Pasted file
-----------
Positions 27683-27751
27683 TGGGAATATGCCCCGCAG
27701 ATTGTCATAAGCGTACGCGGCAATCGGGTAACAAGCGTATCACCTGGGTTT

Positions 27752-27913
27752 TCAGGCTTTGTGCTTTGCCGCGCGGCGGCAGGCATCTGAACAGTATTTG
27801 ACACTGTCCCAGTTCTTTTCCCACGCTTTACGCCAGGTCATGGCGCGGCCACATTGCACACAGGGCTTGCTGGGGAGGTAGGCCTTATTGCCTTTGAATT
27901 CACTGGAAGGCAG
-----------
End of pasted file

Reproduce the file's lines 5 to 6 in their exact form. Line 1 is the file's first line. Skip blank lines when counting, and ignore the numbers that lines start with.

27752 TCAGGCTTTGTGCTTTGCCGCGCGGCGGCAGGCATCTGAACAGTATTTG
27801 ACACTGTCCCAGTTCTTTTCCCACGCTTTACGCCAGGTCATGGCGCGGCCACATTGCACACAGGGCTTGCTGGGGAGGTAGGCCTTATTGCCTTTGAATT